According to Mr. Cessar, 13 individuals were charged through indictment/information; seven pleaded guilty; and six were sentenced as part of Operation Stolen Dreams in Western Pennsylvania. The total amount of fraudulent loans associated with these individuals exceeds $233 million. Case summaries follow:
I. RECENT INDICTMENTS AND INFORMATIONS
Kenneth McGavitt, 57, of Washington, Pennsylvania
A grand jury returned a two-count indictment charging McGavitt with two counts of Mail Fraud. According to the indictment, McGavitt operated an assisted living facility that owned a building in Donegal, Pa. In May 2006, McGavitt applied for a $3 million loan secured by the building. He falsely represented that a tenant had a long-term lease at the facility and exaggerated the tenant's monthly payment. He caused a tax lien payoff check to be sent to the Westmoreland Tax Claim Bureau, and caused a closing package containing forged and fraudulent documents to be sent to an attorney's office in Washington, Pa. The law provides for a total sentence of 40 years in prison, a fine of $500,000, or both.
David Landman, 41, of Cheswick, Pennsylvania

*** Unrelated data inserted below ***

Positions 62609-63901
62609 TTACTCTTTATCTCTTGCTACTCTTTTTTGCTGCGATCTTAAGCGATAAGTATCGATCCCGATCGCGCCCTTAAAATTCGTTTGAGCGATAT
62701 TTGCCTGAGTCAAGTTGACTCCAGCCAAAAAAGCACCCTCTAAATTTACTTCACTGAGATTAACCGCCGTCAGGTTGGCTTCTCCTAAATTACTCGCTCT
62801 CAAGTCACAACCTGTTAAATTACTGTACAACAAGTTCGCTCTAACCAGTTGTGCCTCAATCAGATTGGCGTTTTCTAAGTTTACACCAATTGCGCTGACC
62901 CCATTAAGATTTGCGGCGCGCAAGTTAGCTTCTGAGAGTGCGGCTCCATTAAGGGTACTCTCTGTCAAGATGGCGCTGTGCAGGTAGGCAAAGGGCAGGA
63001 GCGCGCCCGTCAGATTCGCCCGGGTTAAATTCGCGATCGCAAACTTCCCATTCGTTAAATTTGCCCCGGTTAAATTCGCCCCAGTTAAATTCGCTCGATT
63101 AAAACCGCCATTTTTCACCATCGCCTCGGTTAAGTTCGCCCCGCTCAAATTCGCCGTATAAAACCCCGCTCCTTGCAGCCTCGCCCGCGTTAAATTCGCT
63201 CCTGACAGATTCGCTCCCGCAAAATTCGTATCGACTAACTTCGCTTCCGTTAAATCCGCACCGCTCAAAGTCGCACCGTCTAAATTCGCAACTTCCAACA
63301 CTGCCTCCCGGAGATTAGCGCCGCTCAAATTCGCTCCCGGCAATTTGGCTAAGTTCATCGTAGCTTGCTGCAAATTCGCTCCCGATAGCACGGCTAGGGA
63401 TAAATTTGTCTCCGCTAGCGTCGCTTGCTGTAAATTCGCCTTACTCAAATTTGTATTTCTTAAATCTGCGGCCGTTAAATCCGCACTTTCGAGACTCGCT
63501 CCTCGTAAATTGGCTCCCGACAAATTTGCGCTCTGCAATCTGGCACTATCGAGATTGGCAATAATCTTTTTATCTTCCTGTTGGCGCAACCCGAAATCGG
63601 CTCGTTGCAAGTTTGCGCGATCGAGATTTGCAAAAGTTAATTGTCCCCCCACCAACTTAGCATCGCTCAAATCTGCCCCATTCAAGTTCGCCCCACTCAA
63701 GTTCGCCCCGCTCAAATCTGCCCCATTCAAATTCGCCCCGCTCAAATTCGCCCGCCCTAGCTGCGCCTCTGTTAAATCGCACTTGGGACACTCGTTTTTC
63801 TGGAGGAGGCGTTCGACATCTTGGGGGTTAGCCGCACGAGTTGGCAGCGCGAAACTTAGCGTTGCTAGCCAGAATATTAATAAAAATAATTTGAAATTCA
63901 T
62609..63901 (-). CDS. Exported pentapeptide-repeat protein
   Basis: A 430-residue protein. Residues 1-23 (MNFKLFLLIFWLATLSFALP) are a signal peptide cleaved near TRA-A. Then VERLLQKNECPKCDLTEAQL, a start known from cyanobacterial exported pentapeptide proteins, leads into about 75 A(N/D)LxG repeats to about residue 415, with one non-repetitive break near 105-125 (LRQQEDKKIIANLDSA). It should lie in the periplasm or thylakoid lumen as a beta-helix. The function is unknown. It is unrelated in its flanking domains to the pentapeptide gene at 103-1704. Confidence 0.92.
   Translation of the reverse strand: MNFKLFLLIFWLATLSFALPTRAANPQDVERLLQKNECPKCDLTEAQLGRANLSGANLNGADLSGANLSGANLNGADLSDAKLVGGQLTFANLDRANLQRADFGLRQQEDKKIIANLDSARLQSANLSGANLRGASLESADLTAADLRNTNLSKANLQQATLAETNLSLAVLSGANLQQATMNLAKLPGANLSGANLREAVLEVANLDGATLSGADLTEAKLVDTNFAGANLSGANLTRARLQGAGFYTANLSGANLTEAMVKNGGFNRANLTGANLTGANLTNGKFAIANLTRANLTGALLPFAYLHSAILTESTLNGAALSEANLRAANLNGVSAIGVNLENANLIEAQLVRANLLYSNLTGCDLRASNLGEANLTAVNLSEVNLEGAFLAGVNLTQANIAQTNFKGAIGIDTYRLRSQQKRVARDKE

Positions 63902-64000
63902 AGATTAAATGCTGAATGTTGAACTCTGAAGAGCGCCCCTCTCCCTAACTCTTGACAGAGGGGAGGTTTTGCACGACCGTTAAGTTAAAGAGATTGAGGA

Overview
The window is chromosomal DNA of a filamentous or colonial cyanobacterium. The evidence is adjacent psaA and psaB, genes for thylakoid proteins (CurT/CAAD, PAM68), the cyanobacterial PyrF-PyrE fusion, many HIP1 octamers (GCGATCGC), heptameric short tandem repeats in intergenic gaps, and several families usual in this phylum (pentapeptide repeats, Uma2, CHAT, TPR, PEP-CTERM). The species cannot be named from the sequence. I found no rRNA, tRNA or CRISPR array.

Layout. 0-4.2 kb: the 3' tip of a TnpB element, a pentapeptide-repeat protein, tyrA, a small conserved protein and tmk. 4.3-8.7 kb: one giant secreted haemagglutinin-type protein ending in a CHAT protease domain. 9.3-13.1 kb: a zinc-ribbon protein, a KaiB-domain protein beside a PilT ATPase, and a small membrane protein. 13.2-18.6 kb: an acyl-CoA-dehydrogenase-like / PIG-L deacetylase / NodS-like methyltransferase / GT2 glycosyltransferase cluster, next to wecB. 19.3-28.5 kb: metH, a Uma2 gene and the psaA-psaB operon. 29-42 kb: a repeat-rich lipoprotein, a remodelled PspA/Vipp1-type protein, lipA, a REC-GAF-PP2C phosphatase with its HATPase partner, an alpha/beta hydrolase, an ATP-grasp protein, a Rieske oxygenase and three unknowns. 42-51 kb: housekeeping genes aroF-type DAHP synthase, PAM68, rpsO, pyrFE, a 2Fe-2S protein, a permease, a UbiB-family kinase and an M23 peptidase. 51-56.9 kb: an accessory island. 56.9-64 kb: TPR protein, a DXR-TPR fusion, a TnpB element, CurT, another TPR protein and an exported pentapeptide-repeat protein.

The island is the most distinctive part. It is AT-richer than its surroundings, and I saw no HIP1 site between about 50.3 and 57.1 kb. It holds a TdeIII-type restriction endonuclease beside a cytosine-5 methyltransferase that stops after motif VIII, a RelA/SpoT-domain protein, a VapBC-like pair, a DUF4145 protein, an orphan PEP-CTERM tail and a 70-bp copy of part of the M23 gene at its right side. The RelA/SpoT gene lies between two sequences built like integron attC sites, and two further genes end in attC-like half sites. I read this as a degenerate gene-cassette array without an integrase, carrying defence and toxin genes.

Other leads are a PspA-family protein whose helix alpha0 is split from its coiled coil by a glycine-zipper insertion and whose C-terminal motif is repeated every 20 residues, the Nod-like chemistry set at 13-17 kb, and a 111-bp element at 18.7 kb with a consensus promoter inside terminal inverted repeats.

A grand jury returned a seven-count indictment charging Landman with one count of Bank Fraud; two counts of Wire Fraud; one count of Aggravated Identity Theft; and three counts of Money Laundering. Beginning in April 2005, Landman applied for a series of loans and lines of credit in another individual's name without that person's authorization. He falsely represented to the lending institutions the person's income and financial condition. Landman also failed to pay off the liabilities associated with the collateral for the loans. In addition, Landman caused three financial transactions that involved the proceeds of wire fraud in an attempt to conceal the illegal source of the money. The law provides a total sentence of 152 years in prison, a fine of $2,550,000, or both.